Co-creating new training materials

Not only are these partnerships building a cadre of infectious disease experts across Africa, Asia and Latin America (having supported 486 master’s students since 2015), but they have also given TDR the opportunity to co-create innovative training materials and strengthen the quality and relevance of the training.

For example, over the past year, eight universities affiliated with TDR’s research capacity strengthening programmes have co-developed a new standardized curriculum on implementation research. This online lecture series, called “Foundations of implementation research” is designed for researchers, public health practitioners, and stakeholders involved in implementing proven interventions in low- and middle-income countries.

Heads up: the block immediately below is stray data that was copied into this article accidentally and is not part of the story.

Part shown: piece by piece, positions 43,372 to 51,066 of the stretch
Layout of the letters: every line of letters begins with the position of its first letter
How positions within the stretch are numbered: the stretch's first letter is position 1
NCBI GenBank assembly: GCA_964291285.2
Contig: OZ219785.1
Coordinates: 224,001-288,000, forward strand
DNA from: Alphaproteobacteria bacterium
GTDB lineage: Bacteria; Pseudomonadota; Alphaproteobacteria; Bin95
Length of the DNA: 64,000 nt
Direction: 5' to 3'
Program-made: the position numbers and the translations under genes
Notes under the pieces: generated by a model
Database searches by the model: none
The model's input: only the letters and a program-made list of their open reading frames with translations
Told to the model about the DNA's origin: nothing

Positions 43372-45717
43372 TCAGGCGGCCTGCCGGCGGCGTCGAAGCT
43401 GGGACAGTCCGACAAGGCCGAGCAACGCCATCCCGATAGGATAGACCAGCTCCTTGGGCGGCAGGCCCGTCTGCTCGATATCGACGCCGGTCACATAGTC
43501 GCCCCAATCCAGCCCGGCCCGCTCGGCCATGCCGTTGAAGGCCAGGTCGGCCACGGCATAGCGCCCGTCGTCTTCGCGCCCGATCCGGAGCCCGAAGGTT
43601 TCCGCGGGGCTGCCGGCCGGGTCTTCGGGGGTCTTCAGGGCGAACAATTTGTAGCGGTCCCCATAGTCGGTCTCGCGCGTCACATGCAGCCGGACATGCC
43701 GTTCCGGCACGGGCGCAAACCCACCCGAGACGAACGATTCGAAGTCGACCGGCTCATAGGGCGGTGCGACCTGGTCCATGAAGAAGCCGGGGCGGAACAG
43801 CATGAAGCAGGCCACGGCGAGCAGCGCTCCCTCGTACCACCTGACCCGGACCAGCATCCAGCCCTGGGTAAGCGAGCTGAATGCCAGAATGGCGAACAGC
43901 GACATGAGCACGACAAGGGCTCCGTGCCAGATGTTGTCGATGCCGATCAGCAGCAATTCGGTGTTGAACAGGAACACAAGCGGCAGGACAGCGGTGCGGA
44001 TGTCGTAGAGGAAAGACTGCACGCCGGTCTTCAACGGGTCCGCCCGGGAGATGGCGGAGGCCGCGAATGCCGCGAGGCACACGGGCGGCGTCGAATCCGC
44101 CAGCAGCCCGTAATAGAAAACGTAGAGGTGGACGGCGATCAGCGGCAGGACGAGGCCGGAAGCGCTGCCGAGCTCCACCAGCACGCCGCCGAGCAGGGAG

TDR training partners, which include regional training centres in all six WHO regions, also play a key role in disseminating and promoting these research tools through their national and regional networks. 

In this way, the flagship Massive Open Online Course (MOOC) on implementation research, has reached more than 23,000 participants across the world. New modules for this MOOC, which show implementation research in action through case studies on topics such as Chagas disease in Ecuador and COVID-19 vaccine implementation in Ghana, are now available in four languages.

TDR is also supporting researchers to generate new knowledge and evidence on the intersection of sex and gender with other social stratifiers that affect access to health services and health outcomes. Research tools developed by TDR are allowing more researchers to address gender aspects of infectious diseases, thereby informing the development of more inclusive, gender-responsive health interventions to prevent and control infectious diseases of poverty.

Evolving with the changing landscape